Mining Statistics

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Safety and Health in Mining

“An increase in fatalities in 2017 – the first regression in 10 years – highlighted the need for further work to be done by all stakeholders to improve health and safety measures in mining.

While several health and safety initiatives led to a 10% improvement in the number of fatalities in 2018, and the lowest number of fatalities recorded for the first half of 2019, mining CEOs are in agreement that more needs to be done.

Since the advent of democracy in South Africa, the health and safety efforts of the mining industry and its partners have paid off in dramatic and literally life-saving ways. Between 1993 and 2016, the industry experienced an 88% overall decline in the number of fatalities, and a 92% decline in fatalities that occurred as a result of falls of ground.

However, in 2017, the South African mining industry’s safety figures regressed for the first time in 10 years. A total of 90 fatalities were recorded, an increase of 17% on the year before, when 73 fatalities took place. In particular, over the latter half of 2017 and the first half of 2018, a spike in the number of accidents related to seismic activity, falls of ground and underground fire incidents was observed.

* Other includes diamonds, chrome, copper, iron ore and all others not specified above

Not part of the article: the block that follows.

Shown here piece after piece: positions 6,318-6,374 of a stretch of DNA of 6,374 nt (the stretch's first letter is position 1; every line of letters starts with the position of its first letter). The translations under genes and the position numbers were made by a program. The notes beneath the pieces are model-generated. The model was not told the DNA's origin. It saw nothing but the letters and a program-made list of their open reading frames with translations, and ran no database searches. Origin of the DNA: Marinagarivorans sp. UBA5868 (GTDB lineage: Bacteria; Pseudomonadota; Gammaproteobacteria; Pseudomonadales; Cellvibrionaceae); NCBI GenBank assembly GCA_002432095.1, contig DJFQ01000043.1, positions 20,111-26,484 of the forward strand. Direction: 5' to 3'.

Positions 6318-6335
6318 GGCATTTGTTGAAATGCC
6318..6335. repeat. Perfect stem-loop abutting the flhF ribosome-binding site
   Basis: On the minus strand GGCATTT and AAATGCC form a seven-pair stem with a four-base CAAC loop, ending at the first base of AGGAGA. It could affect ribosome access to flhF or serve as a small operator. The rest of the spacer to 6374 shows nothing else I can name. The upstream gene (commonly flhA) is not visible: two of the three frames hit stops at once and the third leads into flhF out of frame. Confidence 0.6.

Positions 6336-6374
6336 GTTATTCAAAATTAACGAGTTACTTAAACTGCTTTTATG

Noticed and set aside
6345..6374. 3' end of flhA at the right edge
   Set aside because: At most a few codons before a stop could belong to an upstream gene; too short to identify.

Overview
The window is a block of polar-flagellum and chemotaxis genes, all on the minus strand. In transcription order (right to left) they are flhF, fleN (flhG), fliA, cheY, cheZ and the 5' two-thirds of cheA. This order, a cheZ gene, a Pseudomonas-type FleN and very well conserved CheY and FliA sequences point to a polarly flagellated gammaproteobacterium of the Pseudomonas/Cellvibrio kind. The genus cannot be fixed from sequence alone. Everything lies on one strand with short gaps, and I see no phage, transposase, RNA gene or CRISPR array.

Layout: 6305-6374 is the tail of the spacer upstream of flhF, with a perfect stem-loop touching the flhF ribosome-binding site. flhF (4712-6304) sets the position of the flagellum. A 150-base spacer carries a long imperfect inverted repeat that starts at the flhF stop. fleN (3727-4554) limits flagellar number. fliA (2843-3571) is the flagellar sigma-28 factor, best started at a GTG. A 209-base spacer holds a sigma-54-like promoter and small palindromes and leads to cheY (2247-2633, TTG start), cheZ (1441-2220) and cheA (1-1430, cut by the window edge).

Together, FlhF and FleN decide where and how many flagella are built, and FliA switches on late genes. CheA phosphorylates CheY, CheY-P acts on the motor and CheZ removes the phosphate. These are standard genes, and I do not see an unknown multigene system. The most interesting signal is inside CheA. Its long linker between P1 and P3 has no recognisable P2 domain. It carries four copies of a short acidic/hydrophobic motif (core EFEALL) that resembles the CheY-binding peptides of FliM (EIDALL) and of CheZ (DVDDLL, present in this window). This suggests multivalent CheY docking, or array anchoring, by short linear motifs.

This trend shook the industry and galvanised it into action, with the Minerals Council Board immediately initiating a number of new safety measures. These were largely undertaken through the CEO Zero Harm Forum and included intense scrutiny of the major causes of accidents, the sharing of good practice protocols and additional research, which was conducted by the MHSC. The involvement of the Minerals Council’s members throughout this process was (and continues to be) essential.

Greater awareness of safety and health has led to a 10% improvement in the number of fatalities in 2018 and the lowest number of fatalities recorded in the first half of 2019.

Although this positive trend was reassuring, and was indicative of the positive contribution of the Minerals Council’s various campaigns, every fatality is still one too many. Further collective efforts were necessary, the Minerals Council acknowledged, including deeper engagement by the industry’s CEOs.”


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